A statewide conference, held at Harvard Law School, convened an invited group reflecting a broad spectrum of stakeholders from across the Commonwealth with the goals of spurring action and shaping strategies to achieve 100 percent access to effective assistance for essential civil legal needs. In addition to the substantive areas mentioned above, the group addressed cross-cutting questions about the overall access-to-justice ecosystem and its infrastructure. The ‘Justice for All 2017 Mid-Project Report‘ summarizes the conference at Harvard Law School and events leading up to it.

A second, smaller conference was held at Suffolk University Law School. The goal of this session was to hear outlines from each of the four working groups and to provide feedback prior to drafting the final product of the project, the SAP. A final SAP was submitted to the Justice for All project on December 22, 2017.

Completion of the SAP triggered Massachusetts’ eligibility to apply for additional funding from the Justice for All project in 2018. This second round of support aimed to facilitate one-year pilots of ideas articulated in state SAPs. In April 2018, the Commission received notice that its proposal for two one-year pilots, one in housing and the other in consumer debt, designed to test ideas proposed in the Strategic Action Plan, had been accepted. In late June 2018, the Massachusetts Legal Assistance Corporation (“MLAC”) received $200,000 to fund the two pilots, thanks to support from the Public Welfare Foundation, the Kresge Foundation, and the Open Society Foundations.

Pilot Projects in Housing and Consumer Debt

In the housing pilot, Northeast Legal Aid and Lawrence Community Works worked together to establish a Housing Stabilization Center in Lawrence, MA to provide resources such as access to emergency funding, supportive services, and mediation to landlords and tenants to stabilize at-risk tenancies before an eviction case is filed. The pilot engaged in extensive outreach to the community to educate landlords and tenants about the program.  All 36 of the pilot participants remained in their homes at the conclusion of the pilot and through the financial counseling and coaching provided by the Housing Stabilization Coordinator at the Center, pilot participants’ monthly income increased by an average of $1,493. You can read the summary of the housing pilot here.

In the consumer debt pilot, an attorney from Greater Boston Legal Services worked with local community organizations to provide upstream education and training about consumer debt issues and consumer rights, as well as representation for consumer debtors in selected cases. He created and disseminated a set of online tools to assist end users and social services entities in addressing consumer debt before a court case is initiated or, where a case has been filed, before the next hearing date. He also supported development and staffing of a lawyer-for-the-day program for consumer debt cases in collaboration with the Volunteer Lawyers Project and the Dorchester Division of the Boston Municipal Court. By the end of the pilot, the attorney had closed 60 consumer debt cases resulting in total savings of more than $68,000 in reduced consumer debt. You can read the summary of the consumer debt pilot here.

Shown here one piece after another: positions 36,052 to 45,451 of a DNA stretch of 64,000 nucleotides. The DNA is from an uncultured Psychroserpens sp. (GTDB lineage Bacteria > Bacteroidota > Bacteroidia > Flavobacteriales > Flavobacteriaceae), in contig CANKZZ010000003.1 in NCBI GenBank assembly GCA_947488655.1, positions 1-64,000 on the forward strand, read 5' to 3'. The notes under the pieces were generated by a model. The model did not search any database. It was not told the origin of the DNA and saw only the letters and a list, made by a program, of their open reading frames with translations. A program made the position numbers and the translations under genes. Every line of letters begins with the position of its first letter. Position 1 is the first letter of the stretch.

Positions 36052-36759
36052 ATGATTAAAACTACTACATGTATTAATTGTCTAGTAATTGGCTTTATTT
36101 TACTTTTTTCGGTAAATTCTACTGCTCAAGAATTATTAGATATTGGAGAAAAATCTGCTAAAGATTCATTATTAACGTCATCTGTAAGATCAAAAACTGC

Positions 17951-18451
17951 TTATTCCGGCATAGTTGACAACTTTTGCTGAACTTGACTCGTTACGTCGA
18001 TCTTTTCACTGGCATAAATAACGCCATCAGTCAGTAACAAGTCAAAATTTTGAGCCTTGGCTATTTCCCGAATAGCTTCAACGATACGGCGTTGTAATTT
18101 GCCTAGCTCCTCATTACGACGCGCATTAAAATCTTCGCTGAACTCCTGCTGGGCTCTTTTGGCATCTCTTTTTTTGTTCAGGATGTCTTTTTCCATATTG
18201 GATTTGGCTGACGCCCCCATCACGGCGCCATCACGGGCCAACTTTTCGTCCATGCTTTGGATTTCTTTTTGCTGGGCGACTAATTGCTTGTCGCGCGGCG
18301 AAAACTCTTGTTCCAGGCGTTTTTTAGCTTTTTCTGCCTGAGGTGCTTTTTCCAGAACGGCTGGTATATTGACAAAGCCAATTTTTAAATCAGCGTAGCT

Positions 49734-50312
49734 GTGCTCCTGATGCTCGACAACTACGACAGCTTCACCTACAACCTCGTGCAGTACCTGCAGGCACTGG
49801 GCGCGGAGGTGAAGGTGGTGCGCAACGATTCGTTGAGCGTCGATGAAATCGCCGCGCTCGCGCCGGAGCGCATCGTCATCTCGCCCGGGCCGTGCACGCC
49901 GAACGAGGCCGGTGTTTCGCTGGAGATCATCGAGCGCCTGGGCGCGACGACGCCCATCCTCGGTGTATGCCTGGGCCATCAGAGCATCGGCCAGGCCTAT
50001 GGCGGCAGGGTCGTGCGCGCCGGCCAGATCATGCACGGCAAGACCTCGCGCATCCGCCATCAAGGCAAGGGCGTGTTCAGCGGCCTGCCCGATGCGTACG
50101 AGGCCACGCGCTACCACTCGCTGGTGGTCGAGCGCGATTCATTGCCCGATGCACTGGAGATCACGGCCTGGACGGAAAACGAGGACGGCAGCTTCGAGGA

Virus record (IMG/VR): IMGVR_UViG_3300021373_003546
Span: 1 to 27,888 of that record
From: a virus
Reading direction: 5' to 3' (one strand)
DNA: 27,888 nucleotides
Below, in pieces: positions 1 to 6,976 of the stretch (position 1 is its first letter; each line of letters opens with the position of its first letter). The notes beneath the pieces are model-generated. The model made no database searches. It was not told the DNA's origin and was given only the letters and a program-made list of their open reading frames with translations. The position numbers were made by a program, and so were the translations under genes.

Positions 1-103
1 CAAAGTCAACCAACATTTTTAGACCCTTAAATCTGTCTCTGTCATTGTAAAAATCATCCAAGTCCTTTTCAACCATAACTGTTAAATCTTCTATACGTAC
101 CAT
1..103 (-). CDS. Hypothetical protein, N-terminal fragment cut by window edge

Additional and Continued Efforts to Implement the Strategic Action Plan

After the completion of the SAP, the Commission formed a Justice for All Implementation Committee with four working groups — consumer debt, housing, family law, and ecosystem — to pursue implementation of the SAP. In addition to overseeing the two pilot projects, the Committee and its working groups undertook a number of other activities in collaboration with other partners during 2018 and 2019.  You can read more about these activities in our Annual Report on Activities, dated August 2019.

The SAP remains an important guide as the Commission continues to review and implement ideas from the SAP in its ongoing activities.

For more information

Review the National Center for State Courts’ Justice for All website which provides information on Justice For All initiatives nationwide.